[This blog post was co-authored with Grace McGann, Associate Product Manager. Thanks to Erica Melko for giving valuable feedback on a draft of this post.]
WorldCat Discovery is a discovery tool mostly used by academic libraries. It enables users to access global and local collections in a local interface that has been customized by their libraries. A recently introduced locally preferred subjects feature is part of a WorldCat Discovery Diversity, Equity, and Inclusion (DEI) initiative that helps libraries reduce harm in item descriptions for their local users. The first phase of this project enables libraries to locally re-map subject headings to display locally preferred subjects, creating a more inclusive experience for a library’s local community. This initiative was inspired by the outcomes of the Reimagine Descriptive Workflows project, which sought community input on ways to improve descriptive practices, tools, infrastructure, and workflows in libraries and archives. Read to learn more about this new WorldCat Discovery feature, the research and community input informing this work, and how we’re hoping to build toward a community of practice.
The Reimagine Descriptive Workflows project convened cataloging experts and practitioners to explore ideas for understanding and addressing harm caused by cultural institutions’ collection descriptions. Many of those participating talked about their need for tools to help them correct past harm and insensitive, offensive, or outdated descriptions. One of the attendees of that meeting was Jay Holloway, OCLC’s Director of End User Platform Services. One of Jay’s takeaways from the meeting was that there was an opportunity to rapidly reduce harm to patrons while other solutions were being worked on. To address harmful descriptions in the short term, Jay and his team partnered with libraries to develop a new WorldCat Discovery feature that enables library staff to locally re-map subject headings to offer a more inclusive experience for library users in their community.
Library description currently relies on subject authorities that may be outdated, contain terms that harm marginalized communities, or do not accurately reflect the identities, lived experiences, or values of those described. The process to change these subject authorities is slow, while the harm they can cause is present and urgent. The locally preferred subjects feature was created to facilitate rapid harm reduction while the library community waits for much-needed long-term change and solutions.
Librarians served as development partners on this effort, which started with discussions in November 2021, continued into further discussions in March 2022, and remained ongoing throughout the development process. The feature had its first release in August 2022 and additional enhancements were delivered in October 2022. Development partners were eager to address this urgent need by showing language that is more supportive and inclusive to their users.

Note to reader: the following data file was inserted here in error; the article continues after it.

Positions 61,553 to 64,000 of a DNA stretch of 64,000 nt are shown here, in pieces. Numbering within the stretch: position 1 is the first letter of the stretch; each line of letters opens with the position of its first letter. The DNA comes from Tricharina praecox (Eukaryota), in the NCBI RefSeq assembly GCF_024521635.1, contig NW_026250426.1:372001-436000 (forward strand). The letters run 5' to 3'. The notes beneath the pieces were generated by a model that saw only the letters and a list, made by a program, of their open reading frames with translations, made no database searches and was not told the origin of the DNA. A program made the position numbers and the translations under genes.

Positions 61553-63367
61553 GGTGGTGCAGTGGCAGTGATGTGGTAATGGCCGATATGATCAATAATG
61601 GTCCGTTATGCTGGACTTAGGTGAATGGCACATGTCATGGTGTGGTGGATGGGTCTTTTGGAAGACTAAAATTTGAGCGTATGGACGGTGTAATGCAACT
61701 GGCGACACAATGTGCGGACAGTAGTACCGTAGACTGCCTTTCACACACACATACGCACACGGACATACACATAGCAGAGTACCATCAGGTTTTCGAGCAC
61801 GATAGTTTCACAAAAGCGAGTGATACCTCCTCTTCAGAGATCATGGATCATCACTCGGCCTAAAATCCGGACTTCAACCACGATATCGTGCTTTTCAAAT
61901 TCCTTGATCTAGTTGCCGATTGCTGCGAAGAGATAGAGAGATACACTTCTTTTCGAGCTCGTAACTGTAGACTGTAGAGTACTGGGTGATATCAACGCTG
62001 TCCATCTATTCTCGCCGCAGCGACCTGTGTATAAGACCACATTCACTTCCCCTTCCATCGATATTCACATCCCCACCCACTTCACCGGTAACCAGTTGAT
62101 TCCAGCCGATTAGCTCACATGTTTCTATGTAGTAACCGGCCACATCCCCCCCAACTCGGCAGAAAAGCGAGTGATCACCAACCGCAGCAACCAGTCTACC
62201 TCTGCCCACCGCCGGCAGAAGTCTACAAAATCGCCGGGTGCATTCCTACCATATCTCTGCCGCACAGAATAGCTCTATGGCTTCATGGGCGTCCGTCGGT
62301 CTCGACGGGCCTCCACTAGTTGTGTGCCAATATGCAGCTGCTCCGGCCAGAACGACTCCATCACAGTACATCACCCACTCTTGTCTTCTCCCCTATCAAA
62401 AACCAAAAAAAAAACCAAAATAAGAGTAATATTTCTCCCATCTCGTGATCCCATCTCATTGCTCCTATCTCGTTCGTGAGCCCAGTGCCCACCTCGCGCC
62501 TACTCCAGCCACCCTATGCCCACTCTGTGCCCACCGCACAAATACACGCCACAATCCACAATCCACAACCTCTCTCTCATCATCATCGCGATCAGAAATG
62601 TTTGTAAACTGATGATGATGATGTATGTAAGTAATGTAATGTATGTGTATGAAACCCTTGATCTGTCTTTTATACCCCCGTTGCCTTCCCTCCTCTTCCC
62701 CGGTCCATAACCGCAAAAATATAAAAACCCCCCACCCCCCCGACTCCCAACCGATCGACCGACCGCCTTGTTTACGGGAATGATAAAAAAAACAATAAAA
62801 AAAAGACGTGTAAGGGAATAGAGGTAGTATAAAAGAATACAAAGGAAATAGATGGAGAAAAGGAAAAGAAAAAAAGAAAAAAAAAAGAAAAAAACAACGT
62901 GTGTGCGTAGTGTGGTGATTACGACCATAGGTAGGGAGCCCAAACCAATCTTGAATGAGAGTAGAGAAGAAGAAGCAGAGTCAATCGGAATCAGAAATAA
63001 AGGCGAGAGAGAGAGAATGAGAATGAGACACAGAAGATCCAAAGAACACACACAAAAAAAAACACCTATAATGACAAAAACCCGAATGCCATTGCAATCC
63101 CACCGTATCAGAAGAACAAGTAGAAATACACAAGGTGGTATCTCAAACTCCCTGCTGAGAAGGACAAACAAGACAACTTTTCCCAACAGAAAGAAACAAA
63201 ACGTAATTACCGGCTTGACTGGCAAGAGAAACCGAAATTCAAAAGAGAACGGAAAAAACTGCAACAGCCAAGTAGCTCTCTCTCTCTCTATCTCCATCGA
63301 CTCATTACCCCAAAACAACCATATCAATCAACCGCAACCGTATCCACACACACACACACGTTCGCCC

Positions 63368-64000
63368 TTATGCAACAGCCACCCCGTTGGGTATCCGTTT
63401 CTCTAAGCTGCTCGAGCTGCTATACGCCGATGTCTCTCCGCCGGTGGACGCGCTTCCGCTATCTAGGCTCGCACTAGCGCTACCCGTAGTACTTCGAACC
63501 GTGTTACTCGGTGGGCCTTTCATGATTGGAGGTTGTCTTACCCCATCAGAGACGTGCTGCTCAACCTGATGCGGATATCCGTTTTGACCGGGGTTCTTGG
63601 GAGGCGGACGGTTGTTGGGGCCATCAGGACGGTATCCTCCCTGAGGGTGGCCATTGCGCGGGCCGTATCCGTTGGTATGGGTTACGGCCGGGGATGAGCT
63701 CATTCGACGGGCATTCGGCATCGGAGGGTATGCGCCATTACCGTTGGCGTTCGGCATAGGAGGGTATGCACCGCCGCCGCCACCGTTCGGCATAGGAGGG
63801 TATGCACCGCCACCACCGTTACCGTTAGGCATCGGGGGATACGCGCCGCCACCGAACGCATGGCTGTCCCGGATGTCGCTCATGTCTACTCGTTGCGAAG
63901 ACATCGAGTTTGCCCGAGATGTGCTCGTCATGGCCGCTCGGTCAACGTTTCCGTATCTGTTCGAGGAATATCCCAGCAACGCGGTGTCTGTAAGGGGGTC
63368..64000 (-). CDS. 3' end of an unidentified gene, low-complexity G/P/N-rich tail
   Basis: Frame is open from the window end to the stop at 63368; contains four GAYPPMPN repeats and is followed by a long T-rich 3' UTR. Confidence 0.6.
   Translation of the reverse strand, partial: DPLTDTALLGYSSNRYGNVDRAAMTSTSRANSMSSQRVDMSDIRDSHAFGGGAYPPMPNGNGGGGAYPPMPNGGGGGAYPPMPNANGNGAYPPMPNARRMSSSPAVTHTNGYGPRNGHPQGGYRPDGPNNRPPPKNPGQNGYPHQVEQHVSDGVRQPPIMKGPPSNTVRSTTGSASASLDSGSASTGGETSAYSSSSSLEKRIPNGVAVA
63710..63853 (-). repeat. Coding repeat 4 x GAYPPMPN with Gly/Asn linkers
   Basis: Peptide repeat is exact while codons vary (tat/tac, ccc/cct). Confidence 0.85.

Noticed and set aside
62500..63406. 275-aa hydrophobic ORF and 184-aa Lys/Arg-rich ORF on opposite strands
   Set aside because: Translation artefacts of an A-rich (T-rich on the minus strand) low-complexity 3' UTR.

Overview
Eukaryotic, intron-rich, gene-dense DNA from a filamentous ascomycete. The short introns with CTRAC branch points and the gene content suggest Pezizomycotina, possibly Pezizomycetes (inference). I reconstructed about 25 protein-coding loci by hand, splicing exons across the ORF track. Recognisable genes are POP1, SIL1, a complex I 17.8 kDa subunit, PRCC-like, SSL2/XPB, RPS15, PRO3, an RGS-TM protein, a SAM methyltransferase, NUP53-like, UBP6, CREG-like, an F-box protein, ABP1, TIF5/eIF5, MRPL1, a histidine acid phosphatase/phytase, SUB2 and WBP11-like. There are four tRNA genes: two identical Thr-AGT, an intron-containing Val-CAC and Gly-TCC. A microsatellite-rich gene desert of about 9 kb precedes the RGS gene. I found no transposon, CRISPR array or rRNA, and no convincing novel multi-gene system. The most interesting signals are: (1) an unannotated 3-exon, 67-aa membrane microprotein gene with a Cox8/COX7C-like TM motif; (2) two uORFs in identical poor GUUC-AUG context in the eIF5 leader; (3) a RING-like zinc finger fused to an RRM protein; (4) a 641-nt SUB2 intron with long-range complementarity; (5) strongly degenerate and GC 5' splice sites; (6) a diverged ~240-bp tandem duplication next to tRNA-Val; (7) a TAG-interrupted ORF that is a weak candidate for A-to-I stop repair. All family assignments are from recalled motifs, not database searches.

Locally preferred subjects are defined by libraries for local display in this new feature. These subjects do not change the underlying authority data or cataloging record, and do not impact any other institution’s WorldCat Discovery site. Locally preferred subjects do not impact the discoverability of items. Users can still use their own search terms to find what they are looking for.
One of the key findings in Reimagine Descriptive Workflows: A Community-informed Agenda for Reparative and Inclusive Descriptive Practice is that “Appropriate descriptive language is a complex space that centers on human identity and relationships.” In a global setting, cultural context may not lend itself to “one-size-fits-all” solutions in resource discovery or resource description. By partnering with libraries to develop, test, and implement this new WorldCat Discovery feature for local subjects, we’ve been able to help librarians take a small but important first step toward creating a less harmful discovery experience.
Our hope for this work is to create a community of practice, where institutions feel supported in finding more inclusive terms to use within their own communities. One way we are facilitating this is through the local subject re-mapping template. Institutions can download this for local use to edit and adjust to meet their needs before uploading this into Service Configuration for their WorldCat Discovery institution. They can also use the shared template to benefit from the work other institutions are doing. Our partners are encouraged to share the inclusive subjects they have defined in this central file to encourage collaboration and development. This resource changes and grows as our community contributes to it.
OCLC is always looking for new ways to be a better partner to our libraries. In implementing this feature, we are working to broaden our support for libraries’ DEI initiatives. We are continuing to make updates to this feature to help libraries serve their communities. The next phase of this feature will include the ability to specify the authority source for a local subject re-mapping, as well as the power to define local search expansions that support locally inclusive subjects.
Merrilee Proffitt is Senior Manager for the OCLC RLP. She provides community development skills and expert support to institutions within the OCLC Research Library Partnership.